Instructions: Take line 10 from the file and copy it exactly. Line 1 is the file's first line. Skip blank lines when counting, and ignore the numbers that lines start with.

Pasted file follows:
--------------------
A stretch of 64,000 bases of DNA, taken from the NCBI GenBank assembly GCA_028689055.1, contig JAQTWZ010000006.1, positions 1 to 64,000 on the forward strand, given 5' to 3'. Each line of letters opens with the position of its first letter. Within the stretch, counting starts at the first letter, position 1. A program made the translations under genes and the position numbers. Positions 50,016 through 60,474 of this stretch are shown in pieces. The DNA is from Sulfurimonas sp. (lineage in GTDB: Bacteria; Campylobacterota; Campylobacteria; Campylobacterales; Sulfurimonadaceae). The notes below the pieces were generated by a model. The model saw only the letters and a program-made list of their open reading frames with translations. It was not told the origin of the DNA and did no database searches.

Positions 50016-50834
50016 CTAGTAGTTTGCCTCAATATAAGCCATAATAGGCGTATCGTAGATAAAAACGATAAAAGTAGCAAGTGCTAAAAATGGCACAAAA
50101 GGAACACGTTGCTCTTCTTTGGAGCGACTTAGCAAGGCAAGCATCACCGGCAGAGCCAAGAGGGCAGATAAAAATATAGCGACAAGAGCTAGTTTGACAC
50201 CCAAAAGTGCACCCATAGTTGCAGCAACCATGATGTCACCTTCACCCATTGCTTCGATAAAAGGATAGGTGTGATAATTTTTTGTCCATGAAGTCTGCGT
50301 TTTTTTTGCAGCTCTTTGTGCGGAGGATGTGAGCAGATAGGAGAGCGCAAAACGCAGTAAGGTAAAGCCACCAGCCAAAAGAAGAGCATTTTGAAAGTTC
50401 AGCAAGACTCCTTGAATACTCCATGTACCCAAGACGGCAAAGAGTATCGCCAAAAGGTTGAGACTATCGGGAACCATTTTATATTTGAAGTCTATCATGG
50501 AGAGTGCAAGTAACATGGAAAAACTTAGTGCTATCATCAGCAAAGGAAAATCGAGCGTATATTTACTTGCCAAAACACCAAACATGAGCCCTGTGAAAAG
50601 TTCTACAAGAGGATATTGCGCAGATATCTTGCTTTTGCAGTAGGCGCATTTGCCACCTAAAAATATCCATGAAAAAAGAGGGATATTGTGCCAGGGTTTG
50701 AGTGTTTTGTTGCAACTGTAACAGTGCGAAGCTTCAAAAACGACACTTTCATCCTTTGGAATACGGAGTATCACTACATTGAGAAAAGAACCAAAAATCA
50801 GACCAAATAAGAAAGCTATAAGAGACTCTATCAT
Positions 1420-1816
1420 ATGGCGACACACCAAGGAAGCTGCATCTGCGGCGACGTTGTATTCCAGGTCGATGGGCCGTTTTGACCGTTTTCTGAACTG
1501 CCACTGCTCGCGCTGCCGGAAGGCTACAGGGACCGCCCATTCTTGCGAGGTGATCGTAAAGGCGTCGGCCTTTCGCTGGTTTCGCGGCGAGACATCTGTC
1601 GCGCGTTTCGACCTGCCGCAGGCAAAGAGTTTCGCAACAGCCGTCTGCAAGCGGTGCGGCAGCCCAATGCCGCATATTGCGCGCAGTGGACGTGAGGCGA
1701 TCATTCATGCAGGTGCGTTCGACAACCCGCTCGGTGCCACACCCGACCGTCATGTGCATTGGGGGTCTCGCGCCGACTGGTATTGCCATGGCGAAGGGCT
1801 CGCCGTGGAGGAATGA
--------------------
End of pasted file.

50701 AGTGTTTTGTTGCAACTGTAACAGTGCGAAGCTTCAAAAACGACACTTTCATCCTTTGGAATACGGAGTATCACTACATTGAGAAAAGAACCAAAAATCA